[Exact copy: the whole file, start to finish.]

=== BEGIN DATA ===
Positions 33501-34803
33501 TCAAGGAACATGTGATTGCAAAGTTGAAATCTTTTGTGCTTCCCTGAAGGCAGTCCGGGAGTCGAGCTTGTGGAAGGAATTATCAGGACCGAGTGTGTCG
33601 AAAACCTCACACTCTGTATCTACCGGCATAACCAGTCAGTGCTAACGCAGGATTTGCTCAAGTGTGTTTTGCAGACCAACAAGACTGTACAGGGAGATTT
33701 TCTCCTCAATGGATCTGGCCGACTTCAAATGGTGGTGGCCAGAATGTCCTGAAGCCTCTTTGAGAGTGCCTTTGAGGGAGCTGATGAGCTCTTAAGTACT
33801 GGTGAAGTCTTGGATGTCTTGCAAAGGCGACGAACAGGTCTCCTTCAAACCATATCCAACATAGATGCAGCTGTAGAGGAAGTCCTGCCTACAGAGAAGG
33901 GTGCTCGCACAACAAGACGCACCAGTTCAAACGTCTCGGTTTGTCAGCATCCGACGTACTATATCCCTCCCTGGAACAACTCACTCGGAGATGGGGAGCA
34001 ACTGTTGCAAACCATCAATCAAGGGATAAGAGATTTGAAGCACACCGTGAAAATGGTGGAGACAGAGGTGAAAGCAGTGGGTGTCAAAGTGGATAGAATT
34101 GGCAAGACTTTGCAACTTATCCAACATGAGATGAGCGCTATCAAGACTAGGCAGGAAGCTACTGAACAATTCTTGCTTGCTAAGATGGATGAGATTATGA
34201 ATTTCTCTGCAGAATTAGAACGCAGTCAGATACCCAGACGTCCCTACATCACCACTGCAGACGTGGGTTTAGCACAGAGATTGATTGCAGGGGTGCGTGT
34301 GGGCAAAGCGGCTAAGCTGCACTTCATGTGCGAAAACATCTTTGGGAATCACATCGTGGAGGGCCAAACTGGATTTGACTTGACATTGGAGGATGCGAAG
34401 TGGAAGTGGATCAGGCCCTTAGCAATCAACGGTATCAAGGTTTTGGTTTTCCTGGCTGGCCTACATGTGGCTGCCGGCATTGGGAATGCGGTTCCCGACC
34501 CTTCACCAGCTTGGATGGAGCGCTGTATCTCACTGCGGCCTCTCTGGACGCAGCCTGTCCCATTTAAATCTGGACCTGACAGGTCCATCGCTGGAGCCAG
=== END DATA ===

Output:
Positions 33501-34803
33501 TCAAGGAACATGTGATTGCAAAGTTGAAATCTTTTGTGCTTCCCTGAAGGCAGTCCGGGAGTCGAGCTTGTGGAAGGAATTATCAGGACCGAGTGTGTCG
33601 AAAACCTCACACTCTGTATCTACCGGCATAACCAGTCAGTGCTAACGCAGGATTTGCTCAAGTGTGTTTTGCAGACCAACAAGACTGTACAGGGAGATTT
33701 TCTCCTCAATGGATCTGGCCGACTTCAAATGGTGGTGGCCAGAATGTCCTGAAGCCTCTTTGAGAGTGCCTTTGAGGGAGCTGATGAGCTCTTAAGTACT
33801 GGTGAAGTCTTGGATGTCTTGCAAAGGCGACGAACAGGTCTCCTTCAAACCATATCCAACATAGATGCAGCTGTAGAGGAAGTCCTGCCTACAGAGAAGG
33901 GTGCTCGCACAACAAGACGCACCAGTTCAAACGTCTCGGTTTGTCAGCATCCGACGTACTATATCCCTCCCTGGAACAACTCACTCGGAGATGGGGAGCA
34001 ACTGTTGCAAACCATCAATCAAGGGATAAGAGATTTGAAGCACACCGTGAAAATGGTGGAGACAGAGGTGAAAGCAGTGGGTGTCAAAGTGGATAGAATT
34101 GGCAAGACTTTGCAACTTATCCAACATGAGATGAGCGCTATCAAGACTAGGCAGGAAGCTACTGAACAATTCTTGCTTGCTAAGATGGATGAGATTATGA
34201 ATTTCTCTGCAGAATTAGAACGCAGTCAGATACCCAGACGTCCCTACATCACCACTGCAGACGTGGGTTTAGCACAGAGATTGATTGCAGGGGTGCGTGT
34301 GGGCAAAGCGGCTAAGCTGCACTTCATGTGCGAAAACATCTTTGGGAATCACATCGTGGAGGGCCAAACTGGATTTGACTTGACATTGGAGGATGCGAAG
34401 TGGAAGTGGATCAGGCCCTTAGCAATCAACGGTATCAAGGTTTTGGTTTTCCTGGCTGGCCTACATGTGGCTGCCGGCATTGGGAATGCGGTTCCCGACC
34501 CTTCACCAGCTTGGATGGAGCGCTGTATCTCACTGCGGCCTCTCTGGACGCAGCCTGTCCCATTTAAATCTGGACCTGACAGGTCCATCGCTGGAGCCAG